Lawrence must build a new fire station, and soon, or the city could pay in lost lives.
Fire & Medical Chief Jim McSwain told the Lawrence City Commission on Tuesday that a long-delayed fifth fire station for the city was becoming a critical need.
"We're really at the point where we're gambling with the public's life, firefighters' lives and increased property loss," McSwain said.
His presentation came on the second day of city budget hearings. Commissioners face a $2.194 million budget hole that they're trying to fill, but they said McSwain's request to build a fire station at 21st and Iowa streets, which would cost $3.6 million, deserved consideration.
"I agree with the chief," Commissioner Sue Hack said. "I think we're at the point where we're putting people's lives at risk. We need to do something about that."
The last new fire station was built in 1982, McSwain said. The Insurance Service Office, an independent risk-rating service for insurance companies, gave the city an upgraded fire protection rating. The city previously rated five on a scale of one to 10, with one being best. The upgrade improved the city's rating to two.
Since then, he said, the city has grown by leaps and bounds. It takes longer -- too long, McSwain said -- for firefighters and ambulances to reach emergencies on the city's periphery.
The city created a fire station master plan in 1994 to move two of the four fire stations and build a new one to more efficiently cover the city. Only one part of the plan has been completed: Station No. 2 was moved from 1941 Haskell Ave. to 2128 Harper St. last year. The new station cost $1.45 million to build.
Under McSwain's plan, the city would move Station No. 4 from 2819 Stonebarn Terrace to Wakarusa Drive north of Clinton Parkway, with construction costs of $3.6 million. Building the new fifth station, at 21st and Iowa streets, would cost the same amount, he said.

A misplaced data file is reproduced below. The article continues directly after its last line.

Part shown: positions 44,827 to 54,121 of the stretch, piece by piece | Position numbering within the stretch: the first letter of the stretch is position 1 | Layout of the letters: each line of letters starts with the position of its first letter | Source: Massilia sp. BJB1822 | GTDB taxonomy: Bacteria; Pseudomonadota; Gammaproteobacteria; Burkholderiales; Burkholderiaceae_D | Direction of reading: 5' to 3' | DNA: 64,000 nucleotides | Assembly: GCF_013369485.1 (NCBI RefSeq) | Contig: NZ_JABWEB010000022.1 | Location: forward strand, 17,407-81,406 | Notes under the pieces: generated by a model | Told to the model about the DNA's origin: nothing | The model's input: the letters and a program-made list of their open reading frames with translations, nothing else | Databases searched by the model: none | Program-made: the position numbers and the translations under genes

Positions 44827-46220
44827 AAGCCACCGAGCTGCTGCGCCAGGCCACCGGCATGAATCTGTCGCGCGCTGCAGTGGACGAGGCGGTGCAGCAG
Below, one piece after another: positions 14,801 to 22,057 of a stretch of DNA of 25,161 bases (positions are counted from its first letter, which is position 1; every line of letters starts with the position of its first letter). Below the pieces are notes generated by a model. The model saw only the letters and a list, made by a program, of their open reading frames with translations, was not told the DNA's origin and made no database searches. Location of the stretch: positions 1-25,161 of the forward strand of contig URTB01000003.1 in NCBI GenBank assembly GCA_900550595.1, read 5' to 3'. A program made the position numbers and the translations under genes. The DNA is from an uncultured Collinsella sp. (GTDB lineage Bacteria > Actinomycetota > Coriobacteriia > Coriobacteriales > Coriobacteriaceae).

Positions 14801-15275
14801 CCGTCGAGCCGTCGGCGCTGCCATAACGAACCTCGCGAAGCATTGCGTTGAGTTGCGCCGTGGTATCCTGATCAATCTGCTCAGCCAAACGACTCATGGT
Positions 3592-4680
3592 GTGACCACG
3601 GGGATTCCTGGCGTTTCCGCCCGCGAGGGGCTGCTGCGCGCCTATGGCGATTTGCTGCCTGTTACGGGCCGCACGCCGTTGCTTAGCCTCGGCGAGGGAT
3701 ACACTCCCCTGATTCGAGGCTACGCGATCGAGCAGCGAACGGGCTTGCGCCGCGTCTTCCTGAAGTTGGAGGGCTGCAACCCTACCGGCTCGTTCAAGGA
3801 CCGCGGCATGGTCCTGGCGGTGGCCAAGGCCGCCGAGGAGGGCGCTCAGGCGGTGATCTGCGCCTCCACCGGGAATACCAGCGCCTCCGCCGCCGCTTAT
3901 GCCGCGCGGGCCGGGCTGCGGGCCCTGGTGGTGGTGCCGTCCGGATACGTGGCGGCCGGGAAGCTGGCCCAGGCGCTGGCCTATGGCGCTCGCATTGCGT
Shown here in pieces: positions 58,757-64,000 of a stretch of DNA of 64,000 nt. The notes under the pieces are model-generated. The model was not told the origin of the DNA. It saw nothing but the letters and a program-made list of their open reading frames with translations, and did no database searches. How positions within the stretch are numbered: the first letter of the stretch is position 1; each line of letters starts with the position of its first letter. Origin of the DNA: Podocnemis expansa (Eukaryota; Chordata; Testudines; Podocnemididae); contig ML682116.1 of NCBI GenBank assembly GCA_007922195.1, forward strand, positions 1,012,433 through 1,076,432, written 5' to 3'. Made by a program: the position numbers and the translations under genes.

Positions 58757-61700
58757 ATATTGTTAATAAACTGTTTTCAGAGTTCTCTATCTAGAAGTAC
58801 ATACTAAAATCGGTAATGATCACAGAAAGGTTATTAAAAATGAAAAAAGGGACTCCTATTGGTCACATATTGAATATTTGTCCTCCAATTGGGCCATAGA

He said the Insurance Service Office could rate Lawrence again soon. Without the new station, he said, the city's rating could drop and insurance costs increase.
"We're due," he said. "They usually come around every 10 to 12 years, and we've gone 20 years."
Commissioner Dennis "Boog" Highberger said quantifying potential insurance price jumps could help officials sell the plan to taxpayers.
"For me, it would be helpful to have a cost-benefit analysis on what the effects on insurance would be," Highberger said. "It would be helpful if we could say, 'We're saving you money by raising your taxes.'"
|Five agencies made funding requests Tuesday during the city's 2004 budget hearings.
City officials said they would find that information. One insurance company, however, said a rate increase would be unlikely regardless of the ISO rating.
Joy Zarger, an underwriter with Kansas Farm Bureau Insurance headquarters in Manhattan, said her company offered the same premiums across all but the lowest ratings.
"It's not going to make a difference as long as you're (rated) one through eight," she said.
McSwain said potential loss of life or injury was reason enough to move forward with a new station.
"We're kind of down to our last chip in gambling here," he said.
The commission concludes budget hearings at 1 p.m. today at the Wastewater Treatment Plant, 1400 W. Eighth St.